Dugas: Pretty minimal. The vast majority of the world’s maple syrup comes from Canada, and Canadian maple syrup is currently crucial to meeting demand in the US. In addition, the demand for maple syrup outside of North America continues to grow. It’s hard to imagine a scenario where there would not always be a ready market for what Canada can produce, whether in North America or elsewhere.
LEXPERT: What was most memorable or unusual about working on this deal? What will you take away with you?
Katz: What was a bit unusual in this transaction was the fact that LBMT had completed three transactions in the last 12 months before the announcement … and those businesses had not yet been integrated into LBMT’s financial statements. We had to find a way to present that financial information … while providing sufficient explanation to reconcile that information with the IFRS [International Financial Reporting Standards] numbers.
Dugas: Our biggest challenge in this file was to ensure we respected the transaction tempo of RSI/Lantic while ensuring we maintained a fast and fluid communication with the investors of LBMT.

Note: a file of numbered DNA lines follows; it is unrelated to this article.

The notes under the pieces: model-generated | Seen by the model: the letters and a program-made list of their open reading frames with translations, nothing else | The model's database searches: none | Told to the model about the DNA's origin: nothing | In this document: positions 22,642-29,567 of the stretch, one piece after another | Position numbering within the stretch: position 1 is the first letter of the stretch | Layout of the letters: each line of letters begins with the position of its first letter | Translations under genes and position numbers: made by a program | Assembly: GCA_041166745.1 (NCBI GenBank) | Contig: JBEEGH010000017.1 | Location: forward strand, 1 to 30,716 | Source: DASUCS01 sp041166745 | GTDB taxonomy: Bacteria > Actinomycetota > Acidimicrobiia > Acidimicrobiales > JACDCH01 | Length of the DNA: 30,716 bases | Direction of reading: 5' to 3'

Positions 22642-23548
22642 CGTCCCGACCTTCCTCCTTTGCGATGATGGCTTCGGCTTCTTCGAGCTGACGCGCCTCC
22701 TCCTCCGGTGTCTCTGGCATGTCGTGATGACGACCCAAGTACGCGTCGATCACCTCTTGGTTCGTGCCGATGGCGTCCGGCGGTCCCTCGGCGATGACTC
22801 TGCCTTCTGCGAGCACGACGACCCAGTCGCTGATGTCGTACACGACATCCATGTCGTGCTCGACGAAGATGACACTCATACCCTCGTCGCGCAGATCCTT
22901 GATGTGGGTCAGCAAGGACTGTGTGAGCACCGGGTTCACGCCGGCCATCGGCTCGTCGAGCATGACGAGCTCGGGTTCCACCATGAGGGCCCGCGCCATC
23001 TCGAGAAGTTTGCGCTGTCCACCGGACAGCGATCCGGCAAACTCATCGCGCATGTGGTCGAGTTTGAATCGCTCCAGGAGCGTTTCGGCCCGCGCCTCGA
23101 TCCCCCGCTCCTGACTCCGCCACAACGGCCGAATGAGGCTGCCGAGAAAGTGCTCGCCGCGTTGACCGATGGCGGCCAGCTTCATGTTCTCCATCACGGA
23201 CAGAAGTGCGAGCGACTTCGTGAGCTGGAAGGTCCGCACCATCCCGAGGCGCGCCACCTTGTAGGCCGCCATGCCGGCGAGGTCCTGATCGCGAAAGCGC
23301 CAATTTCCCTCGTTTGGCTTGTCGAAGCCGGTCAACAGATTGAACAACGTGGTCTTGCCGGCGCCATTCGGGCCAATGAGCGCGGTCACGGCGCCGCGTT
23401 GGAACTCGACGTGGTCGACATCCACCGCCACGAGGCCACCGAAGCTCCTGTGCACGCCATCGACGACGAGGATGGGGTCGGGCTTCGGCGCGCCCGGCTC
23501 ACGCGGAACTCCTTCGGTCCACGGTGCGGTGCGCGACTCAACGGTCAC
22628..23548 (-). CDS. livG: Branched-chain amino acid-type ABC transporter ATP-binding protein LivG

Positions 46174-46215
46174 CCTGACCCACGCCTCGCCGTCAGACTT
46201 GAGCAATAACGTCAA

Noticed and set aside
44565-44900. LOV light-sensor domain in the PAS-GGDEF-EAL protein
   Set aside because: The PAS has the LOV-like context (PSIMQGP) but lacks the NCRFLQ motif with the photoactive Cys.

Roy: I described the feeling of working on this deal to some people as being a controller in an airport — I oversaw all the various streams, the acquisition, the capital markets portion, the debt financing and the representation and warranty insurance process — and all of these planes had to land on the same day, when we announced the acquisition and the bought deal financing. … It has been a real pleasure to be able to assist RSI/Lantic on this important step.